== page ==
I'm pro-Wikipedia. I think it's an inspiring example of bottom-up collaborative creation. Knock it for its inaccuracies, and I'll reel off the usual defenses: Sure, it isn't completely reliable, but there are thousands of eyes monitoring it. When someone makes an obviously inaccurate edit, someone else will usually pounce to fix it. In the meantime, the uncertainty encourages a different, more skeptical sort of reading.
That said: Boy, but some weird crap manages to slip through the cracks there. From the entry on Curious George:
As stated in an interview, the book Curious George Takes a Job was inspired by a true story. A boy, whose name is not known today, was born in Hamburg in 1909 with Down's Syndrome. He was institutionalized by his parents, condemned to a life at the facility.
When the boy was 15, he escaped from the institution and fled into the city streets. Hungry and in search of food, he found the briefly unattended kitchen of a restaurant, where a cook found him playing with the food and eating it. The cook, intrigued, put him to work to clean dishes, and took him home that evening. Within the following days, the cook arranged with a friend to have the boy wash windows at an office building.
The boy's work went well at first. But in one office, he found colored paints. He used them to paint a mural on the wall of the office. The tenant returned to his office after a lunch break to find the boy busy painting, and he started to chase after him. The boy jumped out a third-story window, breaking some bones.
The story made local headlines. After several weeks of hospitalization, the boy was formally adopted by the cook, and he later became the star of an amateur movie. He was recognized in the coming years as a talented artist. Some of his artwork was sold by the renowned bookseller, A.S.W. Rosenbach.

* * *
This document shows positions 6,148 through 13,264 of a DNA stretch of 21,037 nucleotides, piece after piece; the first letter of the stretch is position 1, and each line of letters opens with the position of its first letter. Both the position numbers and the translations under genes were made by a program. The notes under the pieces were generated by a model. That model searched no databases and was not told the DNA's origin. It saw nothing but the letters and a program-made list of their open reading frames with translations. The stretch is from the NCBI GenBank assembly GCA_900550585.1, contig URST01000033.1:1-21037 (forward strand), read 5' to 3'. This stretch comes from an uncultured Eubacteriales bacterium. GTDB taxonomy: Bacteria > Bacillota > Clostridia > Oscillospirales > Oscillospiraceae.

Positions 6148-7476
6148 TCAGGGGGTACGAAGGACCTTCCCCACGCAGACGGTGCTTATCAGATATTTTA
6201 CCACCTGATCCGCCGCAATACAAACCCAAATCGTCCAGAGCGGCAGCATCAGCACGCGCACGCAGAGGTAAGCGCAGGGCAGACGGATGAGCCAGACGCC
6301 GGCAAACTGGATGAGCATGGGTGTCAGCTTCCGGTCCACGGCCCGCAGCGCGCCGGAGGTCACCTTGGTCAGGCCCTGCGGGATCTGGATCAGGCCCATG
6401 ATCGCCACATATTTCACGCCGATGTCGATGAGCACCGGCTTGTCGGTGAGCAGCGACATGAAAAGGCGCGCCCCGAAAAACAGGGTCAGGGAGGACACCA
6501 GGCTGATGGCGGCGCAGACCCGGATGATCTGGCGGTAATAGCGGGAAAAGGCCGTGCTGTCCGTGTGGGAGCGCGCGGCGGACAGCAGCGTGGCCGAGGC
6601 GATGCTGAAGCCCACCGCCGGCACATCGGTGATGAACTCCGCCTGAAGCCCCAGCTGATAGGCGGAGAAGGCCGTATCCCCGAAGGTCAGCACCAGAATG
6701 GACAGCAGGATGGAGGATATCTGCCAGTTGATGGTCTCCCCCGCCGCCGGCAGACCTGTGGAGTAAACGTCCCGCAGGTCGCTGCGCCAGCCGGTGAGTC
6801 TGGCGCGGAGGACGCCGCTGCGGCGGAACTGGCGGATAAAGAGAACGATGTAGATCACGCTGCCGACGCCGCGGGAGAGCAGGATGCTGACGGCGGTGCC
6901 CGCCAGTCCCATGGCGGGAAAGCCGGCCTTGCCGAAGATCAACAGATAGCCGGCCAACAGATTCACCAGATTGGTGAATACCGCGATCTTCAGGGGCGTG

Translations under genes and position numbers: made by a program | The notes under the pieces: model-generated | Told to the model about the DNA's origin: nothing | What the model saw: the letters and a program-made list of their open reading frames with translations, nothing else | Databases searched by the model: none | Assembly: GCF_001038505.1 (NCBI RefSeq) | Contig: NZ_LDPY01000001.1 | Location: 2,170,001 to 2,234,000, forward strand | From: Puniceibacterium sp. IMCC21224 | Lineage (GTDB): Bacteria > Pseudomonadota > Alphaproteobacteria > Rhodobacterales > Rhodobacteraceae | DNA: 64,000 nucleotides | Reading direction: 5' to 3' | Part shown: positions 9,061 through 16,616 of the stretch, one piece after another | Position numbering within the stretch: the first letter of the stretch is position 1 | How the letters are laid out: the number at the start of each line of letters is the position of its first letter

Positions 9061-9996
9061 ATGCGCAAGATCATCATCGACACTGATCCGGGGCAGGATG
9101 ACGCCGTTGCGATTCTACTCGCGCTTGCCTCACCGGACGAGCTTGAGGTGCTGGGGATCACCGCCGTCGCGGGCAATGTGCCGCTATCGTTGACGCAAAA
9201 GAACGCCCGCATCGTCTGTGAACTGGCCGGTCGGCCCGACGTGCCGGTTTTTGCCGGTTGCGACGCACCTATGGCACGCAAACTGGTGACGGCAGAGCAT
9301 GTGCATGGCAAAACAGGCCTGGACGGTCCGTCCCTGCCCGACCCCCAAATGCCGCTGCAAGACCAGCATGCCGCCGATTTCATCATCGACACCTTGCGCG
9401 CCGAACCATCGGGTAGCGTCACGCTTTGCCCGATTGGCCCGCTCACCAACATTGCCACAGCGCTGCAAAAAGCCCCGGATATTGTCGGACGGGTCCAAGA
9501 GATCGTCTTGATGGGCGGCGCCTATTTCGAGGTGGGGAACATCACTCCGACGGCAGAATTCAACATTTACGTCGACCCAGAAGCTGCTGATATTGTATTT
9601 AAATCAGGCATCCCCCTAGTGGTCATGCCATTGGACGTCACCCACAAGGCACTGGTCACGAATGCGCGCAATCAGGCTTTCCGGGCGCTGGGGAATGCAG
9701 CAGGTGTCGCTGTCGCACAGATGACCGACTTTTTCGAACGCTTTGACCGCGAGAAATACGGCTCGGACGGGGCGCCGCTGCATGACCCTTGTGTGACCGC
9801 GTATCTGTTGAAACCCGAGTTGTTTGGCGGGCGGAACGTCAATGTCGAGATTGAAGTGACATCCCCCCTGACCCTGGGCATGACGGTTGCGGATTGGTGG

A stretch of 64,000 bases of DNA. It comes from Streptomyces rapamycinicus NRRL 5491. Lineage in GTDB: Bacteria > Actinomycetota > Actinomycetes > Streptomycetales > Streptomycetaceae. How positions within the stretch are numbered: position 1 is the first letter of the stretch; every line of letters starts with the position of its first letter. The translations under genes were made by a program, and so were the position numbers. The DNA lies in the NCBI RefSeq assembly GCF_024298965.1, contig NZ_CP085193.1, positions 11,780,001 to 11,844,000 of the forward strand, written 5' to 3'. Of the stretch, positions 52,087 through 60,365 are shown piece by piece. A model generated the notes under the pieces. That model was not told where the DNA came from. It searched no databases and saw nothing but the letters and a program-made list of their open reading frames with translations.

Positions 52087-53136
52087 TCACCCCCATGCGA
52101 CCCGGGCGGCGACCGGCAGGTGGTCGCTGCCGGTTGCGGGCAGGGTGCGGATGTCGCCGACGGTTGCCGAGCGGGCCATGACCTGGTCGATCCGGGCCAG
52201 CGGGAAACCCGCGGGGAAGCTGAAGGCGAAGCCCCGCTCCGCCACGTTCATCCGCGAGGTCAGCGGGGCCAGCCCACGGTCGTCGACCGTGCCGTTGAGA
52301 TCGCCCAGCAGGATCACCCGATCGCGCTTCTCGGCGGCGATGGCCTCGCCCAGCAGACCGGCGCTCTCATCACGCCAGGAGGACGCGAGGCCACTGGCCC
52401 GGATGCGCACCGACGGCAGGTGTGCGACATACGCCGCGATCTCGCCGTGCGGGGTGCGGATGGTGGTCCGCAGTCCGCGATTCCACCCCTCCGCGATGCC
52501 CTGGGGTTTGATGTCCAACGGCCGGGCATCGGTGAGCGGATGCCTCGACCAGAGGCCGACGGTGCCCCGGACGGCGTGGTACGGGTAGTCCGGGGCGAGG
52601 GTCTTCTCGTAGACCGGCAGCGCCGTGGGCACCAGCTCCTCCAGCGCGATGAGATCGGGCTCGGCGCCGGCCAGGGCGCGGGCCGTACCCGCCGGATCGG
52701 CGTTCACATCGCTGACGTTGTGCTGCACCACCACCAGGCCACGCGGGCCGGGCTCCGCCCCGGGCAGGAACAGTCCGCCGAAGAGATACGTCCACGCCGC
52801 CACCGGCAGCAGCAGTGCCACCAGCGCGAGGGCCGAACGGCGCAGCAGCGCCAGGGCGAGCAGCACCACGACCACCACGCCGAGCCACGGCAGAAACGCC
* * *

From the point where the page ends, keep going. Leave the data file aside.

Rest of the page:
Tragically, his identity, art, and other details of his life were lost in the ravages of World War II, and he is believed to have been put to death by the government of Nazi Germany.
That passage has been part of the article for over a year. During that time, the page has not suffered from an absence of attention. There has been a long-running battle about whether George is an ape or a monkey. There have been arguments over the political subtexts of the stories. There have been efforts to add obviously phony info to the entry, prompting editors to leave comments like this one:
I seriously doubt "Curious George Gets AIDS" was one of the books. I don't want to change it myself since last time I made a minor edit I was banned from making any further ones by Wikipedia.
Yet that shaggy-dog story about Curious George Takes a Job is still there. No one has even suggested that it be sourced with a citation stronger than the vague "As stated in an interview."
It is my power as a Wikipedia reader to make the necessary changes myself. But a bizarre and funny passage like that one deserves to be immortalized, so I'm blogging it instead.
Fr. Archimedes Aloysius Anarchy's Curious George fan fiction, including such unforgettable tales as Curious George Goes to Jail and Curious George Does LSD.
A Curious George true crime story.
Curious George meets rave culture:
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